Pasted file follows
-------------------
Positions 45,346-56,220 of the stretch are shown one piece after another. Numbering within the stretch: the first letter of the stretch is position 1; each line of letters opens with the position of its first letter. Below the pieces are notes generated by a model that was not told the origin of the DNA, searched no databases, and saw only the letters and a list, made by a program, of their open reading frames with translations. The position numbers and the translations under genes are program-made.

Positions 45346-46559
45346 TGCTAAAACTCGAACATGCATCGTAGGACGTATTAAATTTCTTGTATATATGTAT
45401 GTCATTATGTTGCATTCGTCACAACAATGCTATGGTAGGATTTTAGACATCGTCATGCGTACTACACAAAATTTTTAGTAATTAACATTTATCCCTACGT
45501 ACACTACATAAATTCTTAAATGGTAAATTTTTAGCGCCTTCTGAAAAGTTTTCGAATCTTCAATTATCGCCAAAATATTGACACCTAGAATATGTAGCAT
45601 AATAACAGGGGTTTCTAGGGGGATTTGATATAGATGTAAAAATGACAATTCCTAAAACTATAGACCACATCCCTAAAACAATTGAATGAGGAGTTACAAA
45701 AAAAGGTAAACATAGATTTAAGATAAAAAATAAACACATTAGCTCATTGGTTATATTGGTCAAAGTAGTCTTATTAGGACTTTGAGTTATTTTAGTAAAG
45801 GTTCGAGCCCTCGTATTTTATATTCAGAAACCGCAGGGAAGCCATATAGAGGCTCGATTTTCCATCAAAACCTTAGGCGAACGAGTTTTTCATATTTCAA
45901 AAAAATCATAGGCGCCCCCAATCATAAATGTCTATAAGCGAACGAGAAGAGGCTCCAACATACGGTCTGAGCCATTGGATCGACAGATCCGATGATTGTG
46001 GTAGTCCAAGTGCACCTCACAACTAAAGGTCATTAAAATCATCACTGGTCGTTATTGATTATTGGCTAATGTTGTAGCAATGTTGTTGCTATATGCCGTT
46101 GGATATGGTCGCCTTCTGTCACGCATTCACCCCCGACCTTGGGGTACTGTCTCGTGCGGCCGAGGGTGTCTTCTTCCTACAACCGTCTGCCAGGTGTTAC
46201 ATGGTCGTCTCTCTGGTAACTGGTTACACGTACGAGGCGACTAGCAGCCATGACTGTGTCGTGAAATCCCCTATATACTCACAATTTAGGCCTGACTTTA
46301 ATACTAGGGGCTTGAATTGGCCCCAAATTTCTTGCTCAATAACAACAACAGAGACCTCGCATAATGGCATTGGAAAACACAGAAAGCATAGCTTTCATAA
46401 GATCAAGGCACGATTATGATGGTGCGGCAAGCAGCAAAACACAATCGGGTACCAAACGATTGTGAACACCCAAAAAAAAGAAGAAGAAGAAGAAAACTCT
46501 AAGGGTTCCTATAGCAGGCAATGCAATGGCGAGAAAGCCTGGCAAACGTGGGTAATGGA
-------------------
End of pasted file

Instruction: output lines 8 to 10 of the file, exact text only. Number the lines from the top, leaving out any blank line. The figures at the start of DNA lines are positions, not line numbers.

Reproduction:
45801 GTTCGAGCCCTCGTATTTTATATTCAGAAACCGCAGGGAAGCCATATAGAGGCTCGATTTTCCATCAAAACCTTAGGCGAACGAGTTTTTCATATTTCAA
45901 AAAAATCATAGGCGCCCCCAATCATAAATGTCTATAAGCGAACGAGAAGAGGCTCCAACATACGGTCTGAGCCATTGGATCGACAGATCCGATGATTGTG
46001 GTAGTCCAAGTGCACCTCACAACTAAAGGTCATTAAAATCATCACTGGTCGTTATTGATTATTGGCTAATGTTGTAGCAATGTTGTTGCTATATGCCGTT